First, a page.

3) playing large video files, some downloaded from the web and others converted from DVDs I own.  I currently play most of these files with KMPlayer 2.9.4.1435.  I'd definitely want to be able to continue to play these files--e.g., when I have a long plane ride.  What I've read about Starter is very unclear concerning its capability to play video files.  I don't care at all that it doesn't have Windows Media Center, but I do want to be sure that I can put a player such as KMPlayer on it and play the videos smoothly.

This is a touchy area as most netbooks are fairly low in power. I can play various files but when you get into HD (mkv/h264/x264) files, you will notice significant lag. Flash video lags on my netbook as well (suprise suprise). KMPlayer will throw W7 into basic mode because of the way it handles video although VLC plays video back fine in aero mode.

Quote
4) playing CDs and DVDs with an added piece of hardware such as Samsung Super-Writer Master.  I don't plan to take this with me on trips, just use it for adding software or watching DVDs when I'm at home but not at my desktop.

I have not ventured into playing DVDS on my device but I will test it and let you know.

As far as which version of W7 you can run, I would say all of them. I am running Win7 comfortably on my system and it works very well. Enterprise should work without a hitch as it really adds business level functions such as domain join and a few other features. Overall, I feel you will be better suited with any edition OTHER than starter. Starter, from what I have read, limits the number of taskbar based applications you can run and eliminates certain key features which you will probably enjoy in home premium, pro and enterprise editions. I would go with home premium at a minimum.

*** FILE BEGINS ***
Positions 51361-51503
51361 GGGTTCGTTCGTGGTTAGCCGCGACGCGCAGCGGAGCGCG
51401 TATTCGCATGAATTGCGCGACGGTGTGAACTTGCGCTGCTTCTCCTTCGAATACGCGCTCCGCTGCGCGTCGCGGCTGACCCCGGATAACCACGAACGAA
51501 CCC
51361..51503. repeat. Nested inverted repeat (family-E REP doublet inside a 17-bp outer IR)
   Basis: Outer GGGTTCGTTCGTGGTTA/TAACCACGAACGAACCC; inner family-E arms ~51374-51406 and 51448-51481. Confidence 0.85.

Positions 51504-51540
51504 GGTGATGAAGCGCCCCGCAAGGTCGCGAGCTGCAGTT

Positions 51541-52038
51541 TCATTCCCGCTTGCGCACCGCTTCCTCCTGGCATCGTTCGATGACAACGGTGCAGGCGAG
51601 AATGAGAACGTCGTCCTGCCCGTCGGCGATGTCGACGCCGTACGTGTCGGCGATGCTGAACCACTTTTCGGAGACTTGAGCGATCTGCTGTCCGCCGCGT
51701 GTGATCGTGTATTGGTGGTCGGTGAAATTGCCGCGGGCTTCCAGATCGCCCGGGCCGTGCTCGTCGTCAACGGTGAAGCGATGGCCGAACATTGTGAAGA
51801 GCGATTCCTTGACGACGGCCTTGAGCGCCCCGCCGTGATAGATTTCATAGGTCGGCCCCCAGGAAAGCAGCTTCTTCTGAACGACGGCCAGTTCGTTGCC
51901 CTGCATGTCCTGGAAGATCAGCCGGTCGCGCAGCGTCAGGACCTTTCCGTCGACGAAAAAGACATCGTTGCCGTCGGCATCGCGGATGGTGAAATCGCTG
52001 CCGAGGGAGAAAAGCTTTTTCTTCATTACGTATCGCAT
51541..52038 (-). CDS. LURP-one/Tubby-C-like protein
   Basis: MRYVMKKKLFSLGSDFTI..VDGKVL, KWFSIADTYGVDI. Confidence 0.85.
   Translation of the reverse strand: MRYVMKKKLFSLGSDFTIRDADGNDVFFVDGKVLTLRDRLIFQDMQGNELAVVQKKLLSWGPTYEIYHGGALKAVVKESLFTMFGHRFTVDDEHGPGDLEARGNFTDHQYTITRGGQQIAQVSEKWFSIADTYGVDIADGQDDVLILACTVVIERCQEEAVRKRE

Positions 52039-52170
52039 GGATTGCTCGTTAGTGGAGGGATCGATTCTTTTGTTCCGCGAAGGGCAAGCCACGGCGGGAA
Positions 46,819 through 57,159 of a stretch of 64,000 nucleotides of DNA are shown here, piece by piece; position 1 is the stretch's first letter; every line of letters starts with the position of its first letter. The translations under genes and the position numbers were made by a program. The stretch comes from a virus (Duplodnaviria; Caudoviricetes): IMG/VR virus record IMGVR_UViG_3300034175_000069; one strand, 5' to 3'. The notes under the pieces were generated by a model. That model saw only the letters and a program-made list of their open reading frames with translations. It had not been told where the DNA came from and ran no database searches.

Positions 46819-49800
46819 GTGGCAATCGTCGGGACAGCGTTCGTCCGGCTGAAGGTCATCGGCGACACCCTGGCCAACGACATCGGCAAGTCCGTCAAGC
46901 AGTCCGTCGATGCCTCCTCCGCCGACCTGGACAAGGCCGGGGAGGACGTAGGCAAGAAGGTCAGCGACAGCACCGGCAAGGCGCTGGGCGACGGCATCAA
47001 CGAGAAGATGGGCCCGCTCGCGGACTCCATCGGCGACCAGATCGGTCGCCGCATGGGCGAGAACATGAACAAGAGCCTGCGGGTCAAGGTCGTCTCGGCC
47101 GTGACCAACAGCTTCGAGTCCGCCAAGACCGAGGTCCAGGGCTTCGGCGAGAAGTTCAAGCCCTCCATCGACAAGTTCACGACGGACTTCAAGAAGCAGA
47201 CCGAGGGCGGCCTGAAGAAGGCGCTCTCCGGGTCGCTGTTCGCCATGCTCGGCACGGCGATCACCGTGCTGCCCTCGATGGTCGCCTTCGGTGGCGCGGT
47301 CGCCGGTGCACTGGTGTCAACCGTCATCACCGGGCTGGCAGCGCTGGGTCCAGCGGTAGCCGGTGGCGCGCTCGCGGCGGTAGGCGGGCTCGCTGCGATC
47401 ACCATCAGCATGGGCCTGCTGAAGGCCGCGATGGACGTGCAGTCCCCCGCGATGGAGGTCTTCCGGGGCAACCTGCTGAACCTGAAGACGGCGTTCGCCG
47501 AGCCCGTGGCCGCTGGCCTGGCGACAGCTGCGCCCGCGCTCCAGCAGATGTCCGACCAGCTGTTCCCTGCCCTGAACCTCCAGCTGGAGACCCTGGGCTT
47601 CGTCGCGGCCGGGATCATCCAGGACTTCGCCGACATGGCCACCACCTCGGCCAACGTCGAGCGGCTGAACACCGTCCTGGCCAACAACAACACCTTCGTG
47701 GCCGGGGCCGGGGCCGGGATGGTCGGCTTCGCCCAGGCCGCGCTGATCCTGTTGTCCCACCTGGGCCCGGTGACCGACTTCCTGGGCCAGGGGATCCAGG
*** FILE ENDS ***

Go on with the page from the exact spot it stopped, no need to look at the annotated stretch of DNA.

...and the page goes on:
Hope this helps smiley
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cyberdiva
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« Reply #2 on: December 13, 2009, 11:47:01 AM »

Josh, thanks VERY much for your very prompt and helpful response!  You addressed the things I was most worried about, and I now feel much more optimistic about buying the NB-205 with Starter and then, probably, upgrading to Enterprise.  I guess I'll put both KMPlayer (my current favorite) and VLC (which had been my favorite before I found KMPlayer) on the netbook.  I might add that I don't plan to watch HD video (at least, I haven't done so up 'til now), so the lag problem may not be an issue for me.

Again, MANY THANKS!!
« Last Edit: December 13, 2009, 11:48:33 AM by cyberdiva » Logged
JavaJones
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« Reply #3 on: December 16, 2009, 05:36:41 PM »

This is very good stuff to know. It's a big disappointment that MS decided to hobble their main netbook OS so much.

Incidentally Josh, the reason KMPlayer might be dropping you out of Aero is the display/rendering method, not necessarily something fundamental to the app. You can adjust the rendering mode in the preferences...

- Oshyan
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Josh
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« Reply #4 on: December 16, 2009, 05:49:20 PM »

If that is the case then it should not be the default rendering method as I do not touch any of those settings.
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Carol Haynes
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« Reply #5 on: December 16, 2009, 07:04:24 PM »